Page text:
Sensors 2011, 11

10329

Interference) or ISI cancellation, which usually involve a high computational load, the use of

generalized cross-correlation (GCC) is proposed [15], which is widely employed in acoustics to

estimate the delay time between signals [16,17].

This article is organized as follows: in Section 2 the positioning system model reported here is

described, and the classical detection process based on cross-correlation. In Section 3, GCC is

explained, as well as its application to detect sequences or codes assigned to each beacon. In Section 4,

some results obtained for the detection process by applying GCC are provided, and compared with

those obtained from CC. Finally, some conclusions are discussed in Section 5.

2. Positioning System Model

In the positioning system model (see Figure 3) the beacons are considered as a set of K transmitters.

Every emitted signal, xj(t), is the encoded emission of the beacon j and is the result of the BPSK

modulation of a binary code cj with a carrier pm(t), and the convolution of this modulated signal with

the impulse response of the transmitter, ht(t). Considering that hj(t, j) is the response of the channel for

the beacon j, j is the delay in receiving the sequence assigned to beacon j and (t) is a zero-mean

Gaussian noise and variance 2, the received signal y(t) is given by Equation (1):

K

y (t ) x j (t ) * h(t , j ) (t )

j 1

(1)

and in terms of discrete-time, the received signal y[n] is defined by Equation (2):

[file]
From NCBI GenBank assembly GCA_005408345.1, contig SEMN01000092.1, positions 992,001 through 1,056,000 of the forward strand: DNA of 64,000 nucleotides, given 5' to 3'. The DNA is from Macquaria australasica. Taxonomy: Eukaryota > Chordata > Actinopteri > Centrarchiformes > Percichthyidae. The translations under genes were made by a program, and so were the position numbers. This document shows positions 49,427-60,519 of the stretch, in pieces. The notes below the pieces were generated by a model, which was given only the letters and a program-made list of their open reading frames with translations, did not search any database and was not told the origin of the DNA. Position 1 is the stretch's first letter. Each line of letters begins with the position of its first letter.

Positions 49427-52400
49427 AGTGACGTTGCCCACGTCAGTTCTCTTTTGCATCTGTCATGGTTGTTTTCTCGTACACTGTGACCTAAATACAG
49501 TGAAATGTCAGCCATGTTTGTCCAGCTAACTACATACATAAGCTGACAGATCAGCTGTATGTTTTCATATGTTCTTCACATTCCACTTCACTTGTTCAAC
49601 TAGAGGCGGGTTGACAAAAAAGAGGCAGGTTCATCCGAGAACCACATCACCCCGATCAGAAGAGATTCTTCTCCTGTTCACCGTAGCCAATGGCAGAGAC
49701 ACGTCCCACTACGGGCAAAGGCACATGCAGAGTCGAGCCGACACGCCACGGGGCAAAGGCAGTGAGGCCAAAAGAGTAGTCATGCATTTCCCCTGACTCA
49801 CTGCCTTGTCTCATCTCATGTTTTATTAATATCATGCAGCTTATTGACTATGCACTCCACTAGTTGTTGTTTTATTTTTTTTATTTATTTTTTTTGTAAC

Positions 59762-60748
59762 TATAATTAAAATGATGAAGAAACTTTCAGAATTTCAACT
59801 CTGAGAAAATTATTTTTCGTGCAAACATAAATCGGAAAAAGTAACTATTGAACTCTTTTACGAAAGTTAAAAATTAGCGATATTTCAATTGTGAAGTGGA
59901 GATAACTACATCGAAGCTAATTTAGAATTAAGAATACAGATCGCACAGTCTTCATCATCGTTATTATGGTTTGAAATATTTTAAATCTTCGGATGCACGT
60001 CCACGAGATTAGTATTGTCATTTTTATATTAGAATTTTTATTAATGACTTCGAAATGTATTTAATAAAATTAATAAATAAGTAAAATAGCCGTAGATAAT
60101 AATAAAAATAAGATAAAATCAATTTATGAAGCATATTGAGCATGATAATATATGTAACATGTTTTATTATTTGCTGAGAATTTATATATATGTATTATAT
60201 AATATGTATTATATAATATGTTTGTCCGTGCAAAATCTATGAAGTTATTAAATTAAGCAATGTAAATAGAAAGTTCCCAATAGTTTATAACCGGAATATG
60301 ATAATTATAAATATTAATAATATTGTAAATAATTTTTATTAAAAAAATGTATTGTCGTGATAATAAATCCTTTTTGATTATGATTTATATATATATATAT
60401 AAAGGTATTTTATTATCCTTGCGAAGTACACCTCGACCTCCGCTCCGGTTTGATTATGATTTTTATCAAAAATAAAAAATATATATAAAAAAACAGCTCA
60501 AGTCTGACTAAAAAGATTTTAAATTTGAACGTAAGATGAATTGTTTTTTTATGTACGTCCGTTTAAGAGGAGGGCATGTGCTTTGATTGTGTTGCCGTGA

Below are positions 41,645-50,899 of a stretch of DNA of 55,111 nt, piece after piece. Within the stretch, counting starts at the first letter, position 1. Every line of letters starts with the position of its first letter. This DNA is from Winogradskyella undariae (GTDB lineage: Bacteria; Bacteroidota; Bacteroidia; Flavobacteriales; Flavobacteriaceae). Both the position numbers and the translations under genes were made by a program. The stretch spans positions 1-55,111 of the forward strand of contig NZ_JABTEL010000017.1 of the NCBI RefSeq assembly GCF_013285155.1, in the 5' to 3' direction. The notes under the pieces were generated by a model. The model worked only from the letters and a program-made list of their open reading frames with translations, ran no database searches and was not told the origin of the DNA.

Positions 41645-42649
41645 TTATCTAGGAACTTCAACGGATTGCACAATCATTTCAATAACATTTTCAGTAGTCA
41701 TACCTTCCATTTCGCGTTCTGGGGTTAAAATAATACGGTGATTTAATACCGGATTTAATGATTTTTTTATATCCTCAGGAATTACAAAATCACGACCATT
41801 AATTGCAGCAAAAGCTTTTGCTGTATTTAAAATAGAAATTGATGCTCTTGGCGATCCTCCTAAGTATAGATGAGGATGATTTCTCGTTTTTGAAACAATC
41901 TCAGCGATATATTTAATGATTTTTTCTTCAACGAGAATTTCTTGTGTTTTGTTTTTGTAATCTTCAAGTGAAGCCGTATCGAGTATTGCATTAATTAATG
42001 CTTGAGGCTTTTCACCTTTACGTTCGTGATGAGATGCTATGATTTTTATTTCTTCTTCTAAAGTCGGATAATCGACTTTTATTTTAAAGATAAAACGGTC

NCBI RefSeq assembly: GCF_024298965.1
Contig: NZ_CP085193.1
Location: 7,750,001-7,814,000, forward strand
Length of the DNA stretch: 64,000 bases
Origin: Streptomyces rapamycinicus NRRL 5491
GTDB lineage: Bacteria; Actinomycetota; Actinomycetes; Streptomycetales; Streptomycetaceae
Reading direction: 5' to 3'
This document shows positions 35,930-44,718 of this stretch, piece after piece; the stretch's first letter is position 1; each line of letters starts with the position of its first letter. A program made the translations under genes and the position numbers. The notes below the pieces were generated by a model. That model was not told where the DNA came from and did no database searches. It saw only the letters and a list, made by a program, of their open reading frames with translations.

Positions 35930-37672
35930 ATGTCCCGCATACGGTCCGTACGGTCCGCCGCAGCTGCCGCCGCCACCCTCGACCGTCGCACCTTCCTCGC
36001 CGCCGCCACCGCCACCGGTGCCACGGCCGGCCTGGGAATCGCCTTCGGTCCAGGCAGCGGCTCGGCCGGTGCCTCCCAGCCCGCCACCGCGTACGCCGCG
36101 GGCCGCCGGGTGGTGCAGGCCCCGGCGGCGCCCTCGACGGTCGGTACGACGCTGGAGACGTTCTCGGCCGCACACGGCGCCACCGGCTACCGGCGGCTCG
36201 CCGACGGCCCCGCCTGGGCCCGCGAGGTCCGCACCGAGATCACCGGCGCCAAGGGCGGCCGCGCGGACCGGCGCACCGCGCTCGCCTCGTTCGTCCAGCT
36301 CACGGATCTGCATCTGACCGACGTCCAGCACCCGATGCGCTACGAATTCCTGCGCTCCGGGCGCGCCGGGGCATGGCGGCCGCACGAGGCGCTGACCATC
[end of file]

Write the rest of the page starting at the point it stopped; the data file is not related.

K

j 1

(2)

K

y[n ] h j [l ] x j [n l ] [n ]

j 1 l 0

(3)

where xj[n] is the discrete-time version of the transmitted signal by the beacon j; K is the number of

beacons; P is the number of samples in the analysis window or capture buffer; hj[l] is the impulse

response of the physical channel between the beacon j and the receiver, characterised by signal delay

and attenuation; and [n] is a zero-mean Gaussian noise.

Considering the detection process of a beacon j, it is necessary to carry out the correlation between

the received signal y[n] and the sequence (or code) to be detected sj[n]. The correlation function is

given by Equation (4):

s [ n]

j

i 1

i j

(4)

Both the auto-correlation function of the sequence transmitted by the beacon j (when xi = xj) and the

cross-correlations between the sequence transmitted by the beacon j and the other beacons can be

identified in Equation (4). The last term in Equation (4) represents the cross-correlation between

the sequence to be detected and the noise. The function is maximum for n = Dj which corresponds to

the arrival instant of the sequence assigned to the beacon j. The second term in Equation (4) is the

Sensors 2011, 11

10330

cross-correlation between all the other sequences i (i j) or beacons and the received signal y[n], and

represents the interference due to multiple access (MAI). The last term means the correlation between

noise and the sequence assigned to the beacon j. The arrival instant of the sequence j, in samples, is

provided by Equation (5):

D j arg max s j [ n ]

(5)

The time difference of arrival (TDOA) between a reference beacon i and another beacon j,

considering the sampling time Ts, is given by Equation (6):

ij Ts Dij

(6)

n

Beacon 1

Baliza 1

pm(t)

c1

s1,m

ht(t)

x1

h1(t,1)

Beacon 2

Baliza 2

pm(t)

c2

s2,m

ht(t)

x2

h2(t,2)

(t)

y(t)

Beacon K

Baliza K

pm(t)

cK

s K ,m

ht(t)

xK

hK(t,k)

3. Generalized Cross-Correlation

Another method for computing the arrival instant of a sequence j assigned to a beacon is based on

the inverse Fourier transform of the cross-spectral density between the received signal and the

sequence to be detected. This method is known as Generalized Cross-Correlation (GCC), and it is

widely used by many authors as a method for estimating the delay in reception of a signal at two